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Cablegate: Way Forward On Afghan Judicial Security Initiative

VZCZCXRO1193
RR RUEHDBU RUEHPW RUEHSL
DE RUEHBUL #3712/01 3220753
ZNR UUUUU ZZH
R 180753Z NOV 09
FM AMEMBASSY KABUL
TO RUEHC/SECSTATE WASHDC 3268
INFO RUCNAFG/AFGHANISTAN COLLECTIVE
RHMFIUU/DEPT OF JUSTICE WASHINGTON DC
RHMCSUU/FBI WASHINGTON DC

235269
2009-11-18
09KABUL3712
Embassy Kabul
UNCLASSIFIED//FOR OFFICIAL USE ONLY
09KABUL3185|09KABUL3419
UNCLAS SECTION 01 OF 02 KABUL 003712

SENSITIVE
SIPDIS

DEPARTMENT FOR S/SRAP, SCA/A, AND INL

E.O. 12958: N/A
TAGS: PGOV KJUS EAID AF
SUBJECT: WAY FORWARD ON AFGHAN JUDICIAL SECURITY INITIATIVE

REF: A) Kabul 3185; B) Kabul 3419

1. (SBU) Summary: The Afghan Judicial Security Unit (JSU) is closer
to becoming operational within Kabul. The U.S. Marshals Service
(USMS) has completed a security assessment of the Supreme Court and
determined the number of JSU officers needed to secure the
Counter-Narcotics Justice Center (CNJC) and the Afghan Supreme
Court. Training is ongoing for unit members assigned to protect the
CNJC. The USMS is developing planning documents and identifying
immediate resource needs as well as possible funding sources to
enable the JSU grow to accomplish the larger judicial security
mission described below. As previously reported Ref A, strong USG
support and significant funding is needed to fully implement this
important Anti-Corruption/Rule of Law initiative. Post will outline
specific requests for funding and material support in a future cable
once Post completes a JSU mission and resource requirement analysis.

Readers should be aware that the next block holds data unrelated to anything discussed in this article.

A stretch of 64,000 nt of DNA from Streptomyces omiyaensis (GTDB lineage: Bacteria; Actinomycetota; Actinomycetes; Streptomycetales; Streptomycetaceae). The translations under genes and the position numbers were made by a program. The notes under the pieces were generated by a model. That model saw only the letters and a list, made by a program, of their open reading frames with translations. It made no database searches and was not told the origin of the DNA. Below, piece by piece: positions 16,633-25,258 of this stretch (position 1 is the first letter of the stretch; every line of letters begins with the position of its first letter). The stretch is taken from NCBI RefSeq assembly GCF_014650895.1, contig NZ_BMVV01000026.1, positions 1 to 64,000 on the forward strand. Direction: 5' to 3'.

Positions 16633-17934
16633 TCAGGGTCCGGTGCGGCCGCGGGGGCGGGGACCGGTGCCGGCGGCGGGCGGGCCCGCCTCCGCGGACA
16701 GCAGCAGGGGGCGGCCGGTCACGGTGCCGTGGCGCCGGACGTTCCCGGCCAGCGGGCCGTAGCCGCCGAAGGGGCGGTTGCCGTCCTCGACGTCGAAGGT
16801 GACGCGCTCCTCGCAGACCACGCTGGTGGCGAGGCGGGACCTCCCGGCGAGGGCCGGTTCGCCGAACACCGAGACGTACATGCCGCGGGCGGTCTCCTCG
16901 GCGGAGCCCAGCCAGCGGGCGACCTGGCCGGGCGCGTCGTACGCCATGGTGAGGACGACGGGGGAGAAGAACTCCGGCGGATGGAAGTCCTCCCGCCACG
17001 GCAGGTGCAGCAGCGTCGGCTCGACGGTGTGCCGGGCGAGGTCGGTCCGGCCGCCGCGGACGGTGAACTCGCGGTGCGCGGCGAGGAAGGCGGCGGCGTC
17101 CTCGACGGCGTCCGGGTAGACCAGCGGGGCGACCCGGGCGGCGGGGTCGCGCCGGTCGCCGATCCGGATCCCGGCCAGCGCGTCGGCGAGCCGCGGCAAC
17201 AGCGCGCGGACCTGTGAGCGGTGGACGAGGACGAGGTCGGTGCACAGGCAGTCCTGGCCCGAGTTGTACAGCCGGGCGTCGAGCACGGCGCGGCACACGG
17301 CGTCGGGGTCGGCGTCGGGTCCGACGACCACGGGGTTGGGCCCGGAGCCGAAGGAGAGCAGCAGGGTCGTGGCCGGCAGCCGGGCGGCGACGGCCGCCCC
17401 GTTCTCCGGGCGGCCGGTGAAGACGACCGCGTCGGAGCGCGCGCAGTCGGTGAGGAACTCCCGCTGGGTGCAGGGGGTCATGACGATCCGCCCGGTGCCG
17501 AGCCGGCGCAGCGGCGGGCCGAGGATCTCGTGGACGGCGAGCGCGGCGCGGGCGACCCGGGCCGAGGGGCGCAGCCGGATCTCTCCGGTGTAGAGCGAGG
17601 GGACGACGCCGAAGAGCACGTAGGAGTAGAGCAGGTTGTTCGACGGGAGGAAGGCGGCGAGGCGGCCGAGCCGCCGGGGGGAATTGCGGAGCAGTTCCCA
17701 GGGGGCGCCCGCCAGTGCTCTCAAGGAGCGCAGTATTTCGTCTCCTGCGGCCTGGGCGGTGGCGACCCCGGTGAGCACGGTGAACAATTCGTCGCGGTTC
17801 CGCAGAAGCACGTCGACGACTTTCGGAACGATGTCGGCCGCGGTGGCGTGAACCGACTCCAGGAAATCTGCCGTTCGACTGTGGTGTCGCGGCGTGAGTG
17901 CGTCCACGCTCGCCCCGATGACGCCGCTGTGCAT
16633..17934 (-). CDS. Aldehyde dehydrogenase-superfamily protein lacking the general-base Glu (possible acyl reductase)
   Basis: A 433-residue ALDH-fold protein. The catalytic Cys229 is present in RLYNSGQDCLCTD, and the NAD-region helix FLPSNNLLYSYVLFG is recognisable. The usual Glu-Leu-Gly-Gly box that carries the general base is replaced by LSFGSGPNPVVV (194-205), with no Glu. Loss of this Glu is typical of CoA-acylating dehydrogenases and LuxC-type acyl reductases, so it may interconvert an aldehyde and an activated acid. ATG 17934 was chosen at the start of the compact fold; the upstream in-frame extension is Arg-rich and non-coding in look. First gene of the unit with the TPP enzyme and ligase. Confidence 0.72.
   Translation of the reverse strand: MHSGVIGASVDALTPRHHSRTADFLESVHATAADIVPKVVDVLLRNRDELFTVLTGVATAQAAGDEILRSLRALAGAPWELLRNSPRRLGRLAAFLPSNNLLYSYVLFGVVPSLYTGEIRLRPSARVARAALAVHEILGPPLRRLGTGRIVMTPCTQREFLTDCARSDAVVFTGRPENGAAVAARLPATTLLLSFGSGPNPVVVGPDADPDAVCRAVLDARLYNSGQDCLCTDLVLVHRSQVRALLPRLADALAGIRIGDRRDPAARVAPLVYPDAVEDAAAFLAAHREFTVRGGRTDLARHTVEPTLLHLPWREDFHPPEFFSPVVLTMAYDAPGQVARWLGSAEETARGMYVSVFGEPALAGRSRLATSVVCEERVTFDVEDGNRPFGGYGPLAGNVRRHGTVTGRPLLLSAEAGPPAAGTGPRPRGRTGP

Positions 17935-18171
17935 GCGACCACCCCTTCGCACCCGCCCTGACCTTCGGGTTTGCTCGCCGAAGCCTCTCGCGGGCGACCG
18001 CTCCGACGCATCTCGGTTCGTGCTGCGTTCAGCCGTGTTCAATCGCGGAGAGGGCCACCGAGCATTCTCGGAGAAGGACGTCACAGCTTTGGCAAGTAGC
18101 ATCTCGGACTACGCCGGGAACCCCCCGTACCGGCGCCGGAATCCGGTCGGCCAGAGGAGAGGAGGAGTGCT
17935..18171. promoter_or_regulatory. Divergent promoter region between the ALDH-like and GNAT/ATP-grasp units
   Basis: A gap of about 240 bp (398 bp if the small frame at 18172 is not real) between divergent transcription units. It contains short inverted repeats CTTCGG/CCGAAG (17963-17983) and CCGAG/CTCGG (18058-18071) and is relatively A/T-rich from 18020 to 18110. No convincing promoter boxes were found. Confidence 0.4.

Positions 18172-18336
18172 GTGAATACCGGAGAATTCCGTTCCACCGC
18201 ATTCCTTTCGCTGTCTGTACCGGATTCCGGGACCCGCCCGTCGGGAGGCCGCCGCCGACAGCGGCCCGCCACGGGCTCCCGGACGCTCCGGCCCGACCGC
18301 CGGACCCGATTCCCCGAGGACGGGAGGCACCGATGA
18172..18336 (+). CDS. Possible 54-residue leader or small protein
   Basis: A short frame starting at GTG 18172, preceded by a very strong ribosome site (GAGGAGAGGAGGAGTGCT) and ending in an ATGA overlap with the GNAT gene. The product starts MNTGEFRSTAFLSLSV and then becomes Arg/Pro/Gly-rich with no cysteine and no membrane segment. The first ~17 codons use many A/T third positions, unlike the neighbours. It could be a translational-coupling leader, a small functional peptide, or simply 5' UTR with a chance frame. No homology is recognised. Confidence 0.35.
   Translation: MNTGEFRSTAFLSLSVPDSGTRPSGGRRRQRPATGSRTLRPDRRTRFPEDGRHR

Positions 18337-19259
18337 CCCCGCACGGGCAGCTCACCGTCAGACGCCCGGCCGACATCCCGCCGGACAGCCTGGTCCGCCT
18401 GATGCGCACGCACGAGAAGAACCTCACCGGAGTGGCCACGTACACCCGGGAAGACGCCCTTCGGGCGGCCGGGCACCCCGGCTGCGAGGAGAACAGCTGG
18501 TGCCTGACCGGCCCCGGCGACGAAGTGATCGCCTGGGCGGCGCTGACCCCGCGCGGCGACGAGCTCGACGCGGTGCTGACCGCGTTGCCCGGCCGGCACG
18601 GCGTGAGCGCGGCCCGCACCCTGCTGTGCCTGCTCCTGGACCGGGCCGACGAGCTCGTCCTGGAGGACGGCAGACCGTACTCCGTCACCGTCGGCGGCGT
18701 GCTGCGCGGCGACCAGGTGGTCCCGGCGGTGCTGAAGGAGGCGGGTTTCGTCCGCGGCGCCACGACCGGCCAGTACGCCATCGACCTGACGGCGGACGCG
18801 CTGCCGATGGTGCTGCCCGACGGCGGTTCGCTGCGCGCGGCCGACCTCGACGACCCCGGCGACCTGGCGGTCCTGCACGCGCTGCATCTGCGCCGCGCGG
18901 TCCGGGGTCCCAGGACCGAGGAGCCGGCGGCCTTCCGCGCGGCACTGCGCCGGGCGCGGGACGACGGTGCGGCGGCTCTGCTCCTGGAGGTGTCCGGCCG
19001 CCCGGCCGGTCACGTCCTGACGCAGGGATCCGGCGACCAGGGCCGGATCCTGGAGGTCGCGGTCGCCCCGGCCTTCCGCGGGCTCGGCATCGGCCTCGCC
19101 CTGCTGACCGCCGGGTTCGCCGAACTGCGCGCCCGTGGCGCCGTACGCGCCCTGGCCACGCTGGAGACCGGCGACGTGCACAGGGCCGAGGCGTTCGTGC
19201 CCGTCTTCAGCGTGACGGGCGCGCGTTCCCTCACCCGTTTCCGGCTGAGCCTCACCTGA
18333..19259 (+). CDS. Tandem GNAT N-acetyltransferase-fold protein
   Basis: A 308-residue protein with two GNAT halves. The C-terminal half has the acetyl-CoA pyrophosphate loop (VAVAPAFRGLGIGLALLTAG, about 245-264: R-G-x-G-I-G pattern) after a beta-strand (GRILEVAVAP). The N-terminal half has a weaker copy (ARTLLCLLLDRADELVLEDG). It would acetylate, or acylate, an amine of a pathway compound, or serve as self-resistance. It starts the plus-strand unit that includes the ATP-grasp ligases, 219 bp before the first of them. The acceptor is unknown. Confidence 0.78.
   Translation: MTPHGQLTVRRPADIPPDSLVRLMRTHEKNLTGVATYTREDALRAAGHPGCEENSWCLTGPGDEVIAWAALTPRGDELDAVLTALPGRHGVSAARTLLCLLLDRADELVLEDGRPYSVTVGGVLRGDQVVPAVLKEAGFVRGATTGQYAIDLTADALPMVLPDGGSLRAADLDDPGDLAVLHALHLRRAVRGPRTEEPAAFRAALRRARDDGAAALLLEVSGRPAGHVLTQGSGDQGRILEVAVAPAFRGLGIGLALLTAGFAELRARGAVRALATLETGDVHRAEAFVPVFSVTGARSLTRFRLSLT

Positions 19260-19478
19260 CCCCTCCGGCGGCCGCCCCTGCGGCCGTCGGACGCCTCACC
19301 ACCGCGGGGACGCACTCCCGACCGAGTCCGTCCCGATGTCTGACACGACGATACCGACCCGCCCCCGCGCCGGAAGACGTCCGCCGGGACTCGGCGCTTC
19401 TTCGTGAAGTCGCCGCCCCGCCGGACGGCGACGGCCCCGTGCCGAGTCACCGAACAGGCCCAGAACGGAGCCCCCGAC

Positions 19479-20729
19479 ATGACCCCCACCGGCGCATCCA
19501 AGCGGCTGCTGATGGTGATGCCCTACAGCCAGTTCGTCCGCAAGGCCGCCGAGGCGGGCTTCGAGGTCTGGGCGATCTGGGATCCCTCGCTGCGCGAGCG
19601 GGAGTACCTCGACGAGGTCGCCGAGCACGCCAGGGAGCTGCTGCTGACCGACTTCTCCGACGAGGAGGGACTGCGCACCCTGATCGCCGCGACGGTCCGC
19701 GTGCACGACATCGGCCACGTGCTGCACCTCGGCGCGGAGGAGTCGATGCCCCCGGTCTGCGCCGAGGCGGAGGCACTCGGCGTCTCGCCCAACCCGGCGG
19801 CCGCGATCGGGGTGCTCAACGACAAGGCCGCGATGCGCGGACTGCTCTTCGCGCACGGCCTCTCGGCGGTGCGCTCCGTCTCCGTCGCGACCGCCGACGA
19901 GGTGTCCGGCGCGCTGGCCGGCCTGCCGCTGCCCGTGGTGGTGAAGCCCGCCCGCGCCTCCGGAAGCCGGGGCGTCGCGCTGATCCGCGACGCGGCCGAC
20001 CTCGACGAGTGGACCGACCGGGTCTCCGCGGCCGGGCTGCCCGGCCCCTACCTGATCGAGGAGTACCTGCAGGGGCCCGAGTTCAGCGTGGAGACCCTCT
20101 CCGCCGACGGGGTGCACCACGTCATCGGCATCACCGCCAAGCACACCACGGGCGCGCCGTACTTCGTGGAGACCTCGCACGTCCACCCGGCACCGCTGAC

As a judge assigned to the CNJC commented to a DOJ mentor: good
judicial decisions are directly linked to good security. End
Summary.

2. (U) With the completion of a preliminary security needs
assessment for the Afghan Supreme Court and development of a list of
needed security upgrades and equipment, the U.S. Marshals Service
(USMS) and Department of Justice (DOJ), with support from INL, is
moving forward with standing up the Afghan Judicial Security Unit
(JSU). INL provided furniture, fixtures, and equipment valued at
approximately $125,000 for the JSU housing compound, located next to
the CNJC. Approximately 80% of the furniture was delivered and
assembled during the last week of October. The remaining furniture
is expected by mid-November. INL agreed to provide approximately
$2.1 million annually for O&M funding for the housing compound for
the next two years with a target start date of November 24. The
French government provided initial protective services training to
the current 54 members of the JSU, and will continue to do so as the
JSU grows over time until the unit is fully manned and trained.
Current Afghan JSU officers, with guidance from the USMS, are
providing firearms training for all CNJC judges. Ministry of
Interior Deputy Minister for Security Mangal and Deputy Minister for
Counternarcotics Daoud support moving the JSU from Counternarcotics
to the Special Operations Police Detachment supervised by DM
Mangal.

3. (U) The USMS performed a preliminary assessment and estimated the